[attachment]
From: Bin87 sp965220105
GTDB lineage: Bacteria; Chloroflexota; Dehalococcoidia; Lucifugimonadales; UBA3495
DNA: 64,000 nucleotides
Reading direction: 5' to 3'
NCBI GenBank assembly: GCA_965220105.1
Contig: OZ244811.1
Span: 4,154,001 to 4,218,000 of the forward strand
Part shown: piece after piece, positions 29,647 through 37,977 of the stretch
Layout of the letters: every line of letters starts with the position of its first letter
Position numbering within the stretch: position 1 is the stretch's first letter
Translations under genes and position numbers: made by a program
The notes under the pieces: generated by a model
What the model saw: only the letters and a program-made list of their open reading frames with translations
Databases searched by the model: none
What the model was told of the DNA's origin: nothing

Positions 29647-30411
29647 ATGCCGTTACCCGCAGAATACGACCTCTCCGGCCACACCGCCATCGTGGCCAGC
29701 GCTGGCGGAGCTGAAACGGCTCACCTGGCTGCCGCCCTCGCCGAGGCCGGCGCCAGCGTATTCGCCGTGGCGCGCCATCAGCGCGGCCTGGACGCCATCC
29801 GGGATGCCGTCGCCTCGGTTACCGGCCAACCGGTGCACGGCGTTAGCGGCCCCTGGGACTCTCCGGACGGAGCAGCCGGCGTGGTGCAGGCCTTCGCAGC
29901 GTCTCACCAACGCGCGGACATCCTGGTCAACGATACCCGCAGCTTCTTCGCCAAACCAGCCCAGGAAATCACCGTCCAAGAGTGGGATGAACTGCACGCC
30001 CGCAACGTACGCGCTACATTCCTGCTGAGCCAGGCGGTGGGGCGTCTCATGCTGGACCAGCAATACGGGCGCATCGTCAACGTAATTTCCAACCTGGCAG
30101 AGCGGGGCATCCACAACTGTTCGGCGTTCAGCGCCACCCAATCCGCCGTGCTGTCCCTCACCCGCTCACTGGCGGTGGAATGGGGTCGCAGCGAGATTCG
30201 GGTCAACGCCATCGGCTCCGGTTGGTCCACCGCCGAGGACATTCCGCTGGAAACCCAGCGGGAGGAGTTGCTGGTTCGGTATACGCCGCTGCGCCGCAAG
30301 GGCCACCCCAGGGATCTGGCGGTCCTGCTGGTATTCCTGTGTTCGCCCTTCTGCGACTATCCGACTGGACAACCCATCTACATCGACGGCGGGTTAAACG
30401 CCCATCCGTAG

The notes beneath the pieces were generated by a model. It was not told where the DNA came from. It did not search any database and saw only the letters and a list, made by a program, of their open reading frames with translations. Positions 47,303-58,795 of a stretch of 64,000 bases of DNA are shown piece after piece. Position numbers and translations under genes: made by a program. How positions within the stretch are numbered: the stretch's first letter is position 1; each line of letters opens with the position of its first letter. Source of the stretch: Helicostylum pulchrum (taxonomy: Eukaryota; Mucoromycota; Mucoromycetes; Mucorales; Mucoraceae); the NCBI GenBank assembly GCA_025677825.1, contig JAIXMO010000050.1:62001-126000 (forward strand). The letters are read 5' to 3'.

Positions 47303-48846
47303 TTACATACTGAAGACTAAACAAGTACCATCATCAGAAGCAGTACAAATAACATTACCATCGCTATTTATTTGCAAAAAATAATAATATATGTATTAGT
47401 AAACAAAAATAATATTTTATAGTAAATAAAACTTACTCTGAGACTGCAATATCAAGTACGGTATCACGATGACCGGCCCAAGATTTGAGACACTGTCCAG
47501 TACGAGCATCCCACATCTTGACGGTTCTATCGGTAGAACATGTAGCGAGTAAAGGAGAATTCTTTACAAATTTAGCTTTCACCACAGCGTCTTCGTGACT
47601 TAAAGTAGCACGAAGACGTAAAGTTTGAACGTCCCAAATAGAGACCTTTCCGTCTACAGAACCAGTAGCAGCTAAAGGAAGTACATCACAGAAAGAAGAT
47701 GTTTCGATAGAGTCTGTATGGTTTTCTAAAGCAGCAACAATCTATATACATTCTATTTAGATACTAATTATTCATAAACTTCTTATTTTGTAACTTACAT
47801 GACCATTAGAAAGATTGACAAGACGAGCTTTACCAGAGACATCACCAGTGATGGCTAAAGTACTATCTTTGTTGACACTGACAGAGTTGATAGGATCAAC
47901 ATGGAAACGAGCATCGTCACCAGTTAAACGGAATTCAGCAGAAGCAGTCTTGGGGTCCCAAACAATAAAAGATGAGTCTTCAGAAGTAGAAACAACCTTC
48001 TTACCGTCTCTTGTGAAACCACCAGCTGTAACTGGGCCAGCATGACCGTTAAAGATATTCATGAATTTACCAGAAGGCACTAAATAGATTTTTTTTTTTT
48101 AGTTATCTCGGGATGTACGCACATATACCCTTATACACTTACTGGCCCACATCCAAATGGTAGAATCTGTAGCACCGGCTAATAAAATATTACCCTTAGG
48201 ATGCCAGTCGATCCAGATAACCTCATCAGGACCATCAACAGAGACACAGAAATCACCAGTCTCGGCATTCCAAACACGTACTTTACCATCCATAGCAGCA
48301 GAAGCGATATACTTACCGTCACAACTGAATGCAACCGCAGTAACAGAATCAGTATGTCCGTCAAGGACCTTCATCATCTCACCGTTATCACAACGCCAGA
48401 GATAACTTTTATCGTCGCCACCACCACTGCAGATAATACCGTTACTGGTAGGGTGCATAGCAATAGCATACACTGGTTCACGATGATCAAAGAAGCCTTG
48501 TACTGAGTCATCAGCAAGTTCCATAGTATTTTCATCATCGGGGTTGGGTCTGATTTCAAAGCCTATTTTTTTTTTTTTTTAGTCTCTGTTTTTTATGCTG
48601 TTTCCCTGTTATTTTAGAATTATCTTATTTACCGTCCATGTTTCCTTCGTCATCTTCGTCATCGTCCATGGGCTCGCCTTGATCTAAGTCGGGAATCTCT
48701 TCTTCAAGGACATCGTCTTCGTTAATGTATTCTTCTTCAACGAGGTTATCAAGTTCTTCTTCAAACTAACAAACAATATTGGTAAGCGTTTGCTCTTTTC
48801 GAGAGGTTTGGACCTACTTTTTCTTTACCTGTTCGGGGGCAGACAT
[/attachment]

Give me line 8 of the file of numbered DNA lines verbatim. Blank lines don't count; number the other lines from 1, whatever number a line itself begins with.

Part shown: piece after piece, positions 29,647 through 37,977 of the stretch